In the world of cross-country rally racing, events such as the Baja 100 and the Dakar Rally are the peak of competition and endurance for those racers. The “Mount Everest” in this area of motorsports. It’s a grueling event that pits man and his machine against Mother Nature and the elements. To finish an event such as the Dakar Rally is an achievement all of its own, but to win one is like nothing else in motorsports.
This is the dynamic and grueling style of racing that Bigmoon Entertainment tasked itself to bring to deliver to the video game world. Let’s have a look under the hood of Dakar 18 to see if Bigmoon Entertainment was able to successfully bring the Dakar Rally to life in the digital world.
What struck me most about Dakar 18 is that the game has a very steep learning curve. As soon as you’re done installing the game you are thrust right into a tutorial rally where you will have to fail miserably for an uncomfortably long time before you start to pick up on what’s going on. You may even rage quit more than once before you manage to slog your way through what amounts to the game’s highly uninformative tutorial. During this tutorial rally, you encounter vague directions from your poor and most times useless co-driver that only tells you that you’re off course after you have figured it out; at which point you simply restart the tutorial and start all over again with less patience for the game.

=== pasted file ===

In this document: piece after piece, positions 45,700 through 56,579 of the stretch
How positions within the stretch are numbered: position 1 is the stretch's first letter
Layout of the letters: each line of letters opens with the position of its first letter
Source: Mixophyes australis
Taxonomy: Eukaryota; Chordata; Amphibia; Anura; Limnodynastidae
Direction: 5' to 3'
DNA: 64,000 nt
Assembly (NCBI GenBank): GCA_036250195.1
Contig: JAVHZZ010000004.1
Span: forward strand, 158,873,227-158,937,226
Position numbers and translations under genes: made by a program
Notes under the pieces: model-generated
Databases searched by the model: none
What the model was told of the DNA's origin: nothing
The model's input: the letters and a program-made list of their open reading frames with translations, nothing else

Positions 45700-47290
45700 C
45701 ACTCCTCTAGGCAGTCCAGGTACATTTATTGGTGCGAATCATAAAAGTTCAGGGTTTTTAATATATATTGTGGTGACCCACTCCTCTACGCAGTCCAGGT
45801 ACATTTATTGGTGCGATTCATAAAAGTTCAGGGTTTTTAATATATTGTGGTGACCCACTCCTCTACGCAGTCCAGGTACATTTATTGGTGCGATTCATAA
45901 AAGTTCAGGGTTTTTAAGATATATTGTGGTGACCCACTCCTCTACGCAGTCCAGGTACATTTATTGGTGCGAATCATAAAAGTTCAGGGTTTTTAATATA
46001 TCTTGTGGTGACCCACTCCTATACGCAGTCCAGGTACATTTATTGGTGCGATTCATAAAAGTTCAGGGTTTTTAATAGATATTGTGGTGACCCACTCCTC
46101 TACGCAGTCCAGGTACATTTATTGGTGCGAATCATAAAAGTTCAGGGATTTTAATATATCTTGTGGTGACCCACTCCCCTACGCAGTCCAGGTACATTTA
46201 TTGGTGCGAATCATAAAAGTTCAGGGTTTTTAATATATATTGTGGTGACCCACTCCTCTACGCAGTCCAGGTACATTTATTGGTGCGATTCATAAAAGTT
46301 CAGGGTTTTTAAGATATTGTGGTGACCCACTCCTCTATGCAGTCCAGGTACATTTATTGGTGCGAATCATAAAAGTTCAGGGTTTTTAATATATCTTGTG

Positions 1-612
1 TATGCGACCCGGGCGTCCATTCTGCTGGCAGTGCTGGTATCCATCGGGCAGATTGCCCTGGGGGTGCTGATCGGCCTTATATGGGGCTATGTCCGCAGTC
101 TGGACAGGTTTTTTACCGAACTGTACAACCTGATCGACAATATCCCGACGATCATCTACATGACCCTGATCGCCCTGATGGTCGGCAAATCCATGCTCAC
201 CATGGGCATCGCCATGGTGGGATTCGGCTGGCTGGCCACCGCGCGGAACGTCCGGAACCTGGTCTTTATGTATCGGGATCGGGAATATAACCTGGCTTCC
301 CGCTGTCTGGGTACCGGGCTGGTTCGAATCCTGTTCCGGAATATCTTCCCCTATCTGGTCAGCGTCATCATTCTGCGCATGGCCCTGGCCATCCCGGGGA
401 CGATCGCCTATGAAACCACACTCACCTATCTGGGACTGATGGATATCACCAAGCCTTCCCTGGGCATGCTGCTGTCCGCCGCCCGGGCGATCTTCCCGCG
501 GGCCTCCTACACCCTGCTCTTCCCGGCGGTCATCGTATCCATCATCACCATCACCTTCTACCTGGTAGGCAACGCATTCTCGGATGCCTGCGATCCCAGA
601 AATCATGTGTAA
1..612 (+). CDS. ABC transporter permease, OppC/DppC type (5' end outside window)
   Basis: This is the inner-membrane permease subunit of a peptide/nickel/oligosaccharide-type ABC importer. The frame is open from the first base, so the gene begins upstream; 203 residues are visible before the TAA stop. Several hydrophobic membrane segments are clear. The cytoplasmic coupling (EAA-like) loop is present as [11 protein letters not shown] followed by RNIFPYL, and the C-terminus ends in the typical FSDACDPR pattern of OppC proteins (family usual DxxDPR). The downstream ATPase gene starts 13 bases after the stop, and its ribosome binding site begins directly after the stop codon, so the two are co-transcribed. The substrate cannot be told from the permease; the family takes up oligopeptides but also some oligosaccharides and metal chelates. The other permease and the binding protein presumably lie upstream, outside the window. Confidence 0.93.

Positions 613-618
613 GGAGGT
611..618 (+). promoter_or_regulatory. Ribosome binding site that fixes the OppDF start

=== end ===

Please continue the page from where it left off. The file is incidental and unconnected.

When you finally finish the tutorial rally, the game opens up and allows you to pick one of the five classes to race with. This is the point where you can truly define your own path as a cross-country rally driver by selecting from one of the five vehicles: Trucks, Cars, Motorcycles, Quads or UTVs. The choice is entirely arbitrary as choosing a Truck over a Car, or a Motorcycle doesn’t change the game in the slightest, so pick whichever vehicle you’d prefer to get lost in.
The driving mechanic in this game is serviceable, but it is far more on the arcade side of the spectrum than the simulation side. Because the game, much like the real world event, is a race against the clock the driving mechanic doesn’t have to be amazing as you’re mostly driving in long straight lines across variance terrain rather than rally racing around tight corners at high rates of speed.
The one major problem with Dakar 18 is that it’s a hyper-focused game. The developers sought out to replicate a real-world event onto a digital platform, and in that, they succeeded. However, because of this very same niche racing event they wanted to bring to the video game world, there isn’t a lot of life in this game. Once you have finished one stage, you have pretty much run them all as there is very little variation to Dakar 18. This game will undoubtedly appeal to fans of this style of event, but that does not justify creating an entire game around this single event. Dakar 18 would have been a far more successful game if the Dakar style event was just one part of a more broadly based off-road title.